Třebíč Vital Records
This database contains 9,440 records of Jewish births, marriages, and deaths recorded in the city of Třebíč [Trebitsch], dating from 1784 to 1942.
The Jewish Community of Třebíč
Třebíč [German: Trebitsch] is located on the Jihlava river, 34 miles west of Brno (Brünn), in southwestern Moravia. Its existence can be traced back to at least 1286. Almost from the outset, the Jewish settlement, known as Zamosti, was separated from the Christian. At its zenith in 1890, the Jewish population reached over 1,700 — nearly half of the total population of Třebíč. These numbers began to decline in 1861, when Emancipation edicts allowed Jews to travel freely within the Empire, opening up Vienna and other larger towns to Jewish settlement. Still, many Třebíč Jews fought and lost their lives in the Great War. Their names are commemorated on the cenotaph in the Třebíč Jewish cemetery.
By the end of WWI, the Jewish population had declined to 344. In 1942, the remaining inhabitants joined 1,370 other Jews from the surrounding areas of Moravia, who were deported to concentration camps; only a small number of women returned after World War II.
Under Communist rule, the old ghetto's buildings deteriorated rapidly. Only a last minute reprieve allowed the planned razing of the community to be aborted, in no small part through the interest and support of UNESCO.
Today many of the buildings have been restored, and old landmarks such as the Neuschul, hospital, and mikvah have been opened. The interest in the restored ghetto has made it a mecca not only for today's descendants of Třebíč Jews who increasingly are visiting and re-connecting with their heritage, but also as a historical stopping point of interest for many visitors of different faiths. Although Jews no longer live in the old ghetto (the last Jew to live there died in 1996), it has once again become a center of Czech Jewish cultural expression and history.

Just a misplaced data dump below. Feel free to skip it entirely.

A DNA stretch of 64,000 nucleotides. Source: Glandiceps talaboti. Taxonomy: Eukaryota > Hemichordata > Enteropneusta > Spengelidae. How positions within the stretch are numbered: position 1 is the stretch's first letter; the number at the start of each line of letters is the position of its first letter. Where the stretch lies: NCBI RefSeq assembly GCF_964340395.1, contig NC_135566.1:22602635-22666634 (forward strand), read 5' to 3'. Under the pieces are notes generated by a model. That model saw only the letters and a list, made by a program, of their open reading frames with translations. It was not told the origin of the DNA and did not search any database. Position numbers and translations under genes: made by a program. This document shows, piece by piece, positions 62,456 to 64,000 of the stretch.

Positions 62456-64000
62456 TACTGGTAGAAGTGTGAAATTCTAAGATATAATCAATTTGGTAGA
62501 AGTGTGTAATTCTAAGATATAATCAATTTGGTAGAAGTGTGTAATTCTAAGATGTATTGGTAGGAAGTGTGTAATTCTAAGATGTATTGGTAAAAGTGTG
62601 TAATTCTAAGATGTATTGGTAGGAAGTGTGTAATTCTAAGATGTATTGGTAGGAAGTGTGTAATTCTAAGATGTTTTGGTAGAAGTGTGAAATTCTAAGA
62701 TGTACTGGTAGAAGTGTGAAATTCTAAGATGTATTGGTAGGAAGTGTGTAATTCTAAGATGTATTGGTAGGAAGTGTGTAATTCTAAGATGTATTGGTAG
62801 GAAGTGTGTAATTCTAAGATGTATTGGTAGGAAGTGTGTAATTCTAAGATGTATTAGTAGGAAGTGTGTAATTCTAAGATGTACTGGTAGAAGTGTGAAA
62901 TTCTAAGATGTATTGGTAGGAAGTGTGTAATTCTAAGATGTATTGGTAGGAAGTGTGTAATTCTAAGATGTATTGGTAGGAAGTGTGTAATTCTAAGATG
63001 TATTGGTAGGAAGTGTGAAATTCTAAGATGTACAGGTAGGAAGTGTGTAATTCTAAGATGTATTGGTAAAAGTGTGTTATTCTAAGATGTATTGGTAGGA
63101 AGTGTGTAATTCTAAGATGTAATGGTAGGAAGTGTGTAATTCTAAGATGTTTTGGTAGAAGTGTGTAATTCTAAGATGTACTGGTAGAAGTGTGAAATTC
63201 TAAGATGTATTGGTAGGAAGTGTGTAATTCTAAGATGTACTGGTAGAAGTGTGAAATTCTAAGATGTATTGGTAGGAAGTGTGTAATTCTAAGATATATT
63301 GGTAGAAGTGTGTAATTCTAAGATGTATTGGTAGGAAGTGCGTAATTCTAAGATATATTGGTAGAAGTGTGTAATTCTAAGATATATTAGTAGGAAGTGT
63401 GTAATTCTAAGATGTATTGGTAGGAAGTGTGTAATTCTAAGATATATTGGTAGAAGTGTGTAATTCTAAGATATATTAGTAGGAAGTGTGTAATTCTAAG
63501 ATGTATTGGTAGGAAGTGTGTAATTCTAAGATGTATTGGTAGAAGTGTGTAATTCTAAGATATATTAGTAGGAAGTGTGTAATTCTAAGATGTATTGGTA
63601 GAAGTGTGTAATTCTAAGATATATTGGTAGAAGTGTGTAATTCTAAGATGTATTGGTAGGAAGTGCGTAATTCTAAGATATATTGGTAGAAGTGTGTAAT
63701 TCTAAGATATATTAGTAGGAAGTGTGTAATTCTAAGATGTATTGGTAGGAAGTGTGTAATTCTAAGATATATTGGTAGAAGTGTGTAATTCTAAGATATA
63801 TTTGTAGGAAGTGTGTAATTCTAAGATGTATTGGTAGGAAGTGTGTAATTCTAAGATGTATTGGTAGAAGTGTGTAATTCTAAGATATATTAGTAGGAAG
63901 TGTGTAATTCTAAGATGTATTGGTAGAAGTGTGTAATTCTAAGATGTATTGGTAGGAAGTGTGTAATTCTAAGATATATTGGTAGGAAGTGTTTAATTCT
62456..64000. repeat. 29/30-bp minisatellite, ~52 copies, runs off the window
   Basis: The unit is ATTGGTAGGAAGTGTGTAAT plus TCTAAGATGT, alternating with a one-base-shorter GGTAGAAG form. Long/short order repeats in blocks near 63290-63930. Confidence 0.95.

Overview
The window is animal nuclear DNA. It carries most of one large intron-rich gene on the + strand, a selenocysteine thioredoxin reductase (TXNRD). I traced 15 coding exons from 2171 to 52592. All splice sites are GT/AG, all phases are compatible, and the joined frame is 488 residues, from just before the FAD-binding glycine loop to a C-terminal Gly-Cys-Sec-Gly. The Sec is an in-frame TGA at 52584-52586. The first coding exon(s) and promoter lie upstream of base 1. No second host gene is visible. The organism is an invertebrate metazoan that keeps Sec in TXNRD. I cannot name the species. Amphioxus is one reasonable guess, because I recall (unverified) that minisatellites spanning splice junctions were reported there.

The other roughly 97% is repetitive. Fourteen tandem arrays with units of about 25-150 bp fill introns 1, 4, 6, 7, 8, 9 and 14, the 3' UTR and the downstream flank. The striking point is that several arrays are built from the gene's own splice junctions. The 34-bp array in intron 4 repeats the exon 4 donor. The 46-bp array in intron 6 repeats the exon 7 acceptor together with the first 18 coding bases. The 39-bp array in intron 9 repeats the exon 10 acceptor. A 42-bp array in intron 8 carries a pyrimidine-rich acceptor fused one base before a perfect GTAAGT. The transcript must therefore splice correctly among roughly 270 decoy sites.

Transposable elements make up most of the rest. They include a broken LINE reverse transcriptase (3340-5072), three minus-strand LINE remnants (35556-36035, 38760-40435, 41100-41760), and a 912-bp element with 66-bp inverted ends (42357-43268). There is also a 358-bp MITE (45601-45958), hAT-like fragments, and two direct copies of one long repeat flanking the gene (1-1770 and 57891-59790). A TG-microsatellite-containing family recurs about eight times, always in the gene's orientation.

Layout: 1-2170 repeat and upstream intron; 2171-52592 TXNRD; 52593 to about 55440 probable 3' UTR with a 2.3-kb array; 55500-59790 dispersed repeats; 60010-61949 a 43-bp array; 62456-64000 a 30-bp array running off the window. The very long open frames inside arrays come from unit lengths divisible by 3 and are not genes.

The Vital Records of the Jews of Třebíč
The history of the Jewish community of Třebíč is written in part in the records of its residents’ births, marriages and deaths. The registration of vital events began in 1784 and continued for more than 150 years thereafter. Until the turn of the 18th century, many names were recorded in the Hebraic style according to traditional patronymics; others, according to the State's requirements, with surnames (historical or newly acquired) and forenames in the Germanic style. After 1800, only surnames and given names were used. The reporting of events were witnessed by elder members of the community and verified by the ghetto's rabbi. Most of these records were passed on to local priests, who often duplicated the registers. The Nazis destroyed many of the original registers, but their contents were salvaged for many towns by preservation of the duplicate regional registers. These ultimately were transferred to the Czech Archives in Prague, where for several decades researchers could examine and photograph them.
In 2012-2014, the monumental task of digitizing all of the Jewish records of the Czech Republic was completed by staff of the Czech Archives, under the direction of Dr. Lenka Matušíková. These were placed online, on the Czech Archives' "Badatelna" website, where they can now be freely viewed from one’s own computer. Digitized records are found in two fonds (collections), each with its own URL designation:
Use of the database
Records within each fond are placed in several folios (volumes).
The Třebíč records in this JewishGen database have been compiled from indices appearing in some of the folios. There are nearly 5,300 recorded births, more than 1,200 marriages, and nearly 3,000 death records. A few records appear in two different folios. Similar to other searchable databases on JewishGen, searches are initiated by entering a desired surname into the JewishGen Austria-Czech Database. Including the given name narrows the search, but is not required for generating results. Researchers are encouraged to select the option “sounds like”, since surnames in Třebíč were often recorded using different spellings (e.g.: "Fuchs" and "Fux"). When the ensuing results appear, select the kind of database you wish to search (Třebíč Births, Marriage or Deaths), and when the list of names appears, click the desired name. This leads the researcher directly to the relevant record on the Badatelna website.
Search results include not only names but other information, as explained below.
Dr. Arthur W. Spira, from British Columbia, Canada was the compiler of this database. Arthur is a retired professor of Anatomy, whose family stems from Třebíč and Vienna. His interest in genealogy and in Trebic goes back 30 years. Please address queries regarding search difficulties to him, using this form. Appreciation is extended to Dr. Lenka Matušíková, Director of the Czech Archives.
Searching the Database
This database can be searched via the JewishGen Austria-Czech Database.
Last Update: 24 Apr 2015 WSB